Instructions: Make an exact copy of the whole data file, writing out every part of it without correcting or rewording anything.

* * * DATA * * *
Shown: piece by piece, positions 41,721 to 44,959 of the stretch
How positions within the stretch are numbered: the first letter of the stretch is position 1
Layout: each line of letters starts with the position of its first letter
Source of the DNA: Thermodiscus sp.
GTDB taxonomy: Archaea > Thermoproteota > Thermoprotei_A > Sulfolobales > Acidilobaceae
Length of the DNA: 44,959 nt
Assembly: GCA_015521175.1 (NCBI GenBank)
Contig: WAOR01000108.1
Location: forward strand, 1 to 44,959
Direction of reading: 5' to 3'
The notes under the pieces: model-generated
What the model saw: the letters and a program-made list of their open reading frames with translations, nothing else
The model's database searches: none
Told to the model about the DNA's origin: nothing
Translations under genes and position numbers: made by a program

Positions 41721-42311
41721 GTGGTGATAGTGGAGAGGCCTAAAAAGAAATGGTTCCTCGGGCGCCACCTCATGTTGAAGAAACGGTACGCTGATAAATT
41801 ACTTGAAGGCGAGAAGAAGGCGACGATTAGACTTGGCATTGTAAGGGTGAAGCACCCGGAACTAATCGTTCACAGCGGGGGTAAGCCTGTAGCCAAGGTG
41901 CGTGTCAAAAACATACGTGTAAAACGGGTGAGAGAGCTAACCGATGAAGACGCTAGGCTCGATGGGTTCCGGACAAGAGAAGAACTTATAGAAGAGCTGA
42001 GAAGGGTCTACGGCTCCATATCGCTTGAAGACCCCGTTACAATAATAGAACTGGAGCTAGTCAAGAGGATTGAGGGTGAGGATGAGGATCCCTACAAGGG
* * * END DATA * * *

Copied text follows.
Shown: piece by piece, positions 41,721 to 44,959 of the stretch
How positions within the stretch are numbered: the first letter of the stretch is position 1
Layout: each line of letters starts with the position of its first letter
Source of the DNA: Thermodiscus sp.
GTDB taxonomy: Archaea > Thermoproteota > Thermoprotei_A > Sulfolobales > Acidilobaceae
Length of the DNA: 44,959 nt
Assembly: GCA_015521175.1 (NCBI GenBank)
Contig: WAOR01000108.1
Location: forward strand, 1 to 44,959
Direction of reading: 5' to 3'
The notes under the pieces: model-generated
What the model saw: the letters and a program-made list of their open reading frames with translations, nothing else
The model's database searches: none
Told to the model about the DNA's origin: nothing
Translations under genes and position numbers: made by a program

Positions 41721-42311
41721 GTGGTGATAGTGGAGAGGCCTAAAAAGAAATGGTTCCTCGGGCGCCACCTCATGTTGAAGAAACGGTACGCTGATAAATT
41801 ACTTGAAGGCGAGAAGAAGGCGACGATTAGACTTGGCATTGTAAGGGTGAAGCACCCGGAACTAATCGTTCACAGCGGGGGTAAGCCTGTAGCCAAGGTG
41901 CGTGTCAAAAACATACGTGTAAAACGGGTGAGAGAGCTAACCGATGAAGACGCTAGGCTCGATGGGTTCCGGACAAGAGAAGAACTTATAGAAGAGCTGA
42001 GAAGGGTCTACGGCTCCATATCGCTTGAAGACCCCGTTACAATAATAGAACTGGAGCTAGTCAAGAGGATTGAGGGTGAGGATGAGGATCCCTACAAGGG